The University of Bath has been at the forefront in the push to drive up the pay of high earners and drive down the pay of everybody else.  Latest data from THE shows that Bath is sitting on one of the biggest surpluses for universities of its type, while at the same time it has been driving down staff costs as a share of total income.  In 2009, staff costs represented 61% of total income at the University of Bath.   This year the figure is 52%.  

The effect of this is that many of the jobs in this University are paid at lower grades than in other universities.  We will discuss this offer at a branch members’ meeting NEXT THURSDAY 7th MAY 1.15 pm in 1E2.4.   Please see the attached motion from the branch committee.   

Another win for hourly paid workers at Bath

The trade unions have been informed that one part of our demand for hourly paid workers to be treated the same as permanent staff has been agreed. From next week hourly paid workers will be paid a minimum of £7.85 an hour. Hundreds of campus workers, many of them students, will benefit from this, which was welcomed in the SU newspaper Bath Impact. (more…)

Pressure growing for University to pay Living Wage

Living WageTwo well supported lobbies of University Council and University Court have put pressure on the University managers to pay the Living Wage to all staff.  Two years ago, the Vice Chancellor of Bath University – in a year when she received a record 25% pay increase – told UNISON she would not pay the Living Wage to hundreds of low paid workers at the University. Following pressure from all three unions, including UCU, the Vice Chancellor decided to pay a discretionary ‘pay supplement’ – in reality a tip – to 200 permanent and fixed term staff whose pay was less than the level of the Living Wage. This left another 1000 + hourly paid workers – bar and café staff, cleaners and many other kinds of job earning less than the Living Wage. This week’s protests were bigger, noisier and better supported than ever before.  They were so noisy that the VC had to sneak Chancellor Prince Edward into the meeting by the back door.   If we all keep this up it is only a matter of time before we win the Living Wage for everybody who works at the University of Bath.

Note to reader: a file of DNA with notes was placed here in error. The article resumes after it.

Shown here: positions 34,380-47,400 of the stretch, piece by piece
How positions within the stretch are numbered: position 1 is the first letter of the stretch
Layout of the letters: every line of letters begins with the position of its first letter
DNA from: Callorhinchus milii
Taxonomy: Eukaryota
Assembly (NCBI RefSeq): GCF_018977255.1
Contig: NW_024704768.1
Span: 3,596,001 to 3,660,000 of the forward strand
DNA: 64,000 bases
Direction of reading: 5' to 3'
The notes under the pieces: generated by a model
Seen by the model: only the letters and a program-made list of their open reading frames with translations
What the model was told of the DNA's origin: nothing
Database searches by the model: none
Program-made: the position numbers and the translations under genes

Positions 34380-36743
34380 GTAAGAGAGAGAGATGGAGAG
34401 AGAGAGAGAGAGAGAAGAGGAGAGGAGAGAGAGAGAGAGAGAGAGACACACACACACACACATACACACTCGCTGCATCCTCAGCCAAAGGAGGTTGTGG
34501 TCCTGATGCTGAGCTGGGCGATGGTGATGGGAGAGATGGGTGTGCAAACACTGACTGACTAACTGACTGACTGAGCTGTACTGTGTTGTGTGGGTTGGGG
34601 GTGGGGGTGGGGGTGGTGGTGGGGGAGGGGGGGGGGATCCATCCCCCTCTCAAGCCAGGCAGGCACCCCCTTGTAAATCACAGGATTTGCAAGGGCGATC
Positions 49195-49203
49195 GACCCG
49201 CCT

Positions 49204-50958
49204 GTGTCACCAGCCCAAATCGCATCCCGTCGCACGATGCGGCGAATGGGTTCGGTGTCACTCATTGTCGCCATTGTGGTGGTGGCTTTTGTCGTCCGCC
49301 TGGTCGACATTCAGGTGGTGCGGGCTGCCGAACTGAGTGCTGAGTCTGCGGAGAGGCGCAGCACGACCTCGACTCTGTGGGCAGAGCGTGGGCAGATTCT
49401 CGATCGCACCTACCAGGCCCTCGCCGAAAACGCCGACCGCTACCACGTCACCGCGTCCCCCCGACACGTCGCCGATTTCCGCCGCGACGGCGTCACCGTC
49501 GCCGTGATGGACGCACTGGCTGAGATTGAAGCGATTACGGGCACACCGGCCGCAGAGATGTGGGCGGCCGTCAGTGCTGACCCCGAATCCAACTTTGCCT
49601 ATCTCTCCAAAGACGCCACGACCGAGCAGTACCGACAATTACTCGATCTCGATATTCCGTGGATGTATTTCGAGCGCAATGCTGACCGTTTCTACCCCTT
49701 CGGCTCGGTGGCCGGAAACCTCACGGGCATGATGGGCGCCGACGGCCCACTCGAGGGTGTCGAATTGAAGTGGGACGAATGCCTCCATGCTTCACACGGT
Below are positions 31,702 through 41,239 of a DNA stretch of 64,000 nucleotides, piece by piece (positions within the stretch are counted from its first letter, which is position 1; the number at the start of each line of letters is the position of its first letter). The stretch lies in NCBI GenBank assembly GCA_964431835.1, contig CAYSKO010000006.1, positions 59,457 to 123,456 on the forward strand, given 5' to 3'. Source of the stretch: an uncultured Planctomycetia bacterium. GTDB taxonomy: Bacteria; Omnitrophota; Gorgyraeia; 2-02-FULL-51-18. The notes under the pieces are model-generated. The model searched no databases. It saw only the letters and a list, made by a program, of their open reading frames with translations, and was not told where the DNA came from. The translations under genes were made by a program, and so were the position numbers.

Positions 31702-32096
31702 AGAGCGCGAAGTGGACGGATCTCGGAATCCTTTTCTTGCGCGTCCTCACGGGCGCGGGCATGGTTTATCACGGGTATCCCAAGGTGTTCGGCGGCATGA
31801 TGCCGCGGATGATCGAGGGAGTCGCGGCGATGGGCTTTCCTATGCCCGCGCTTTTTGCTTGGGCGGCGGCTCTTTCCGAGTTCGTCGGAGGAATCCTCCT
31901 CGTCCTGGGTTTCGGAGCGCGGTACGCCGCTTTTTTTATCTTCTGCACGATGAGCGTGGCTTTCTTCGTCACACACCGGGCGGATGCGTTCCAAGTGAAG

Hourly paid staff – have you been underpaid ?

Are you an hourly-paid worker?   The University probably owes you money.   The university unlawfully underpaid all hourly-paid staff (those who submit time-sheets) from April 2009. This was noticed in October 2014 by a postgrad student, who told UCU.   UCU pointed out the error to HR, and since October 2014 the University has paid the correct holiday pay (equating to a rise in the hourly rate of pay of around 1.2%). (more…)

Living Wage ? Not at the University of Bath. Lobby University Council Thursday 27th November

University of Bath has hundreds of staff earning less than the Living Wage of £7.85 an hour.   Already known as one of the heaviest users of zero hours contracts, the University pays 28 of its 80 casual job titles below LW.  Many of those earning below LW are students who are trying to top up their inadequate government maintenance loans and grants – amounts that even the most thrifty person in an area with a low cost of living would find it difficult to live on, let alone a student in Bath.  The maximum that students with the lowest household incomes can get is £7,249 per year.  Bath SU is calling for their members who work at the university to be paid a minimum of LW rates.

Trade union members at the university will be joining students to lobby University Council members this Thursday 27th November at 3.45 pm.   Join us outside the Wessex House Restaurant from 3.45 pm.

You can also add your name to the petition to the Vice Chancellor calling for all university staff to be paid a minimum of the Living Wage


A rise in your pay, an attack on your pension – we need to build the union

This week all university staff will see their pay increase by 2% as a result of the joint industrial action taken by UCU, UNISON and Unite members earlier this year. The increase barely allows us to keep pace with inflation, and does nothing to make up for the last five years of wage cuts, but there is no doubt that without our sustained action we would have seen a substantially worse offer, and yet another cut in real-terms pay